the movie at Alcon, one of the brilliant ideas Andrew and Broderick had was,
'Why don't we just
cast Bradshaw and have him play himself?'"
That the gridiron great could act was a given for longtime fan Sher, having seen
"Failure to Launch," and Bradshaw's natural charisma was well-suited to the
improvisational exchanges with Ed and Owen.
Ironically, for Bradshaw, it was his ability to toss the ball to his potential
on shifting terrain that caused him the most consternation on camera. "I must
have thrown 100
passes," he recalls of the scene in which he, Kyle and Peter bond on the beach
of his oceanfront
home. "You don't forget the grip and the motion, but if you haven't done it on
sand, it's not the
same. I was pulling back on my passes because my feet were slipping so much.
my excuse. Yeah. I'm gonna go with that," he laughs.
Starring alongside him is Ving Rhames as the fictional Rod Hamilton, a fellow
player and now Bradshaw's Miami neighbor. In what Kosove declares "one of the
I've ever seen in a movie," Hamilton clotheslines Kyle a split second after the
eager Kyle finally
catches a pass off Bradshaw. Says Rhames, "Rod sees the football in the air and
has a flashback,
and winds up putting Kyle on the ground. Force of habit."
As Bradshaw shoots the breeze with Kyle and Peter, Rod joins in with his own
recollections of Helen before he is clued in about who he's talking to. "Rod has
to say a lot of
nasty stuff and be a little bit ribald," Sher concedes, "but Ving's charm is
such that he makes it
OK. He's a big personality but there's a gentleness to his manner, even when
something like smashing Owen to the ground. He can say the most outrageous
things and still
be charming, and he had a great rapport with Terry. You could believe they
But if Bradshaw is the guy any lucky bastard would love to call "dad," the guy
up next on
their list of candidates represents the opposite end of that spectrum.
Roland Hunt, played by J.K. Simmons, is a wary and volatile tatted-up recluse
questionable motives and a hair trigger. Simmons suggests, "Who Roland is,
depends a lot, I
guess, on the decade in which you meet him. In the '70s, when Helen knew him, he
was a Wall
Street wunderkind-slash-party guy, hanging out in discos. It's the party aspect
that probably got
him into trouble, so when we meet this later incarnation of him, he's not what
the boys expect to
find. He's an ex-con, living with his mom.
"They're not sure when they first encounter Roland, who he is," Simmons adds.
they think they know, but then they're still not sure."
Simmons contributed significantly to Roland's edgy persona, as Sher describes.
a character we knew in spirit but it wasn't until J.K. said yes that the
character began to form itself.
He understood we were looking for a guy who has taken the track that Peter might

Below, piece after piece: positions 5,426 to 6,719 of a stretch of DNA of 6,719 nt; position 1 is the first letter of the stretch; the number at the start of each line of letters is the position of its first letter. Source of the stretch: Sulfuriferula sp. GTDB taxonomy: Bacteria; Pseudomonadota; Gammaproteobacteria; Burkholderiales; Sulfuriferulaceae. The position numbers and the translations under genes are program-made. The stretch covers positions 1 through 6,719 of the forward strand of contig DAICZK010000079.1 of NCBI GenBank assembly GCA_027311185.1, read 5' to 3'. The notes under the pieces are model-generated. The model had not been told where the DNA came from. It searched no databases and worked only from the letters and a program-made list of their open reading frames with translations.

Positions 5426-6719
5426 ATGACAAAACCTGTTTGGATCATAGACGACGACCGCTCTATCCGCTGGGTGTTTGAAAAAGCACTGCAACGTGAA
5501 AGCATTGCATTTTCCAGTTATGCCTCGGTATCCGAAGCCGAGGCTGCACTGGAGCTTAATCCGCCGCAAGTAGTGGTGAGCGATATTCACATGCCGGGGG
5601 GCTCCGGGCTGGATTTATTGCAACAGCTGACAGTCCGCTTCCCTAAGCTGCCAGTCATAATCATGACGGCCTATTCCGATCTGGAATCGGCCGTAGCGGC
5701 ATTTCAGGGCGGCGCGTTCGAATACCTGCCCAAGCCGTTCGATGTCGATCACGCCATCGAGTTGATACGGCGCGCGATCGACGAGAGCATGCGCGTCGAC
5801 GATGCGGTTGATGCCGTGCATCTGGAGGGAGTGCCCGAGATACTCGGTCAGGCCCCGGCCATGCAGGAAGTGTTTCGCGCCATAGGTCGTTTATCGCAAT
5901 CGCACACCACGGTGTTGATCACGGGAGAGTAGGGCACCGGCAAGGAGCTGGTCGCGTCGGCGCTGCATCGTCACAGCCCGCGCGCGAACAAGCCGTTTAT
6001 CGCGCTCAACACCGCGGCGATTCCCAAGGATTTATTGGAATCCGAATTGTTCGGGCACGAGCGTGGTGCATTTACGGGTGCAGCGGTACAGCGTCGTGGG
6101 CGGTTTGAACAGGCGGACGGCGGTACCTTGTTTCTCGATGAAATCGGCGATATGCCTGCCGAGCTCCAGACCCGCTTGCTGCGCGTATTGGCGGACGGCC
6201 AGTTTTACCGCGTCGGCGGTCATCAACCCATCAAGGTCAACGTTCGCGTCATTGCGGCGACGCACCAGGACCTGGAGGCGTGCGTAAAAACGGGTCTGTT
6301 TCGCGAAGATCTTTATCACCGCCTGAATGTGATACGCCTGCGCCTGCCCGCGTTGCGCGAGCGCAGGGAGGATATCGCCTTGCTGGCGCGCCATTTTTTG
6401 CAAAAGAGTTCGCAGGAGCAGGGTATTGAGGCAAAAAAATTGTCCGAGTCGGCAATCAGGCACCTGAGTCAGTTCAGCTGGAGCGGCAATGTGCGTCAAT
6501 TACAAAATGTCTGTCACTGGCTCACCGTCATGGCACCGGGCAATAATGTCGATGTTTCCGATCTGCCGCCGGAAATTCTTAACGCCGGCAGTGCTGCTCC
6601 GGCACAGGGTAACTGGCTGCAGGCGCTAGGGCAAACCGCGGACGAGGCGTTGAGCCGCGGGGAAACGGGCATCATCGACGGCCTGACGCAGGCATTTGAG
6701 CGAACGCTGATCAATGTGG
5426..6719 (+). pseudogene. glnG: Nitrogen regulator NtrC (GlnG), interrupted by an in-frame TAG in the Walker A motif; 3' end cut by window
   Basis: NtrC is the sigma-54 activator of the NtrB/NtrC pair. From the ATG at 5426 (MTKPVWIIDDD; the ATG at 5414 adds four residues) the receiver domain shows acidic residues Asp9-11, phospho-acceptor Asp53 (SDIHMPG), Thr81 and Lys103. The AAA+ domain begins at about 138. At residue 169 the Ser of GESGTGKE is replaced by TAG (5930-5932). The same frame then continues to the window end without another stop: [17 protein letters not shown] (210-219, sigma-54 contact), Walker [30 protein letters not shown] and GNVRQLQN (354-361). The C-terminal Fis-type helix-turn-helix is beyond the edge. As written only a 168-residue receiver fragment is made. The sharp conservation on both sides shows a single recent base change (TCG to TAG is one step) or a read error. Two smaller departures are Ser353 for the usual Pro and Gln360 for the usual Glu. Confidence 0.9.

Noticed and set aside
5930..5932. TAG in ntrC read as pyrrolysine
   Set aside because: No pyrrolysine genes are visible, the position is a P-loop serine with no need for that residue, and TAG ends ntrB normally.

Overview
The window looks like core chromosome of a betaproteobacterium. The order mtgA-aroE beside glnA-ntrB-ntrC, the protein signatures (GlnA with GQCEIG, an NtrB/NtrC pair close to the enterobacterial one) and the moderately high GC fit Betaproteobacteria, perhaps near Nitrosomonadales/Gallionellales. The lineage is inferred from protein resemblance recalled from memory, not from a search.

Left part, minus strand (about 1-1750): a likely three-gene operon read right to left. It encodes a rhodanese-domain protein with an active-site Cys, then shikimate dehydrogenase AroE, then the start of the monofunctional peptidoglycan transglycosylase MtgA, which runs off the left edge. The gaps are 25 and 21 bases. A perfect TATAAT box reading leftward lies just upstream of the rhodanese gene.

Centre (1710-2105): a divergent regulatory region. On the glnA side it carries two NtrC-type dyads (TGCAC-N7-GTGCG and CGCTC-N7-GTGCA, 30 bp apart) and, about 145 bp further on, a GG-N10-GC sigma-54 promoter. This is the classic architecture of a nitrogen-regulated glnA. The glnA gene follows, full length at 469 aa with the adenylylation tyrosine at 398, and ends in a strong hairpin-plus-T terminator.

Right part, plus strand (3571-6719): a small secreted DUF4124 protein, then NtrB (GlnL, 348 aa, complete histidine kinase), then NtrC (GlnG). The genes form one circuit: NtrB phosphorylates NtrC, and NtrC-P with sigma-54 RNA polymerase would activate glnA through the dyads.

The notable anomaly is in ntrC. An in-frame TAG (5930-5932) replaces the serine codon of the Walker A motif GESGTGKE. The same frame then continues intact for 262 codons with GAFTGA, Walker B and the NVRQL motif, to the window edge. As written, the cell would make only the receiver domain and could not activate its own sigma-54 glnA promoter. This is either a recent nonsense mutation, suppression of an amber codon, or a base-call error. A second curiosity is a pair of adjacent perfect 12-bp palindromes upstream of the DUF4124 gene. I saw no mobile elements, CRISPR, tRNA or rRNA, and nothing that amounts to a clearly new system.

go if he doesn't
take a turn. Life has been hard for Roland since his peak and there's a lot of
regret under his
badass shell, and J.K. was able to express that without saying anything. You
just feel it."
Supporting Roland in his latest endeavors is his devoted mom, Mrs. Hunt, played
Squibb in full Ma Barker mode. Says Squibb, "She's one of those wonderful women
absolutely adores her son and believes that he can do no wrong. Whatever awful
things he does,
it will always be circumstantial or some bad influence, because it's never his
It's safe to assume it's not as hard to leave Roland behind as it was to bid
farewell, as Kyle and Peter head for the next possible pop on Helen's hit
parade. But first, they
take one of Sher's glorious detours by picking up a hitchhiker in a hoodie,
played by Katt Williams,
whom Sher calls "a masterful comedian. Having seen his stand-up, I knew he was
going to be a
good actor because he always comes at the comedy from a genuine and personal
By now, the growing tension between Kyle and Peter has reached its zenith.
about to blow. It's almost as though Kyle knows this, instinctively when he
insists they pick the
hitcher up, knowing full well it's the last thing in the world Peter wants. The
encapsulates their divergent worldviews. "What do you think when you see a guy
on the side of
the road?" asks Sher. "Well, if you're Kyle, you likely think, "Here's a chance
to help out a fellow
human,' and if you're Peter, you think, 'We're going to get murdered.'"
For Sher, the scene's humor and bite is in how it plays these kinds of
Williams concurs, saying what attracted him to the role was "the fact that it
I'm for things that are off the beaten path. As a fan of movies, that's what we
We like to be misled, we like to not know where this is headed and be surprised
at the outcome,
and that magic was all through the script and very potently in my character."
For example, how often does a hitchhiker accept a ride and settle in, grateful
to be safely
off the shoulder, and then face the prospect of getting T-boned by a train?
From this point, all bets are off as to what else may happen, including a brief
stop at a
motor inn where Peter attempts to break his dry spell with the enigmatic Sarah,
played by Katie
Aselton; and later, a glimpse into some other, equally screwed-up family
dynamics at the
O'Callaghan home in Wooster, Massachusetts. There, Jack McGee as one of
patriarchs reads Kyle and Peter the riot act following a knock-down, drag-out
Reynolds boys and what could well be their half-witted half-brothers Liam and
Sean, played with
roundhouse abandon by Ryan Cartwright and Ryan Gaul.
Finally, the road brings them back home for an encounter with bachelor number
five, depending upon how you're keeping count: veterinarian Dr. Tinkler, played
Walken. If Tinkler is Kyle and Peter's biological father, he's certainly not in
the mood to talk about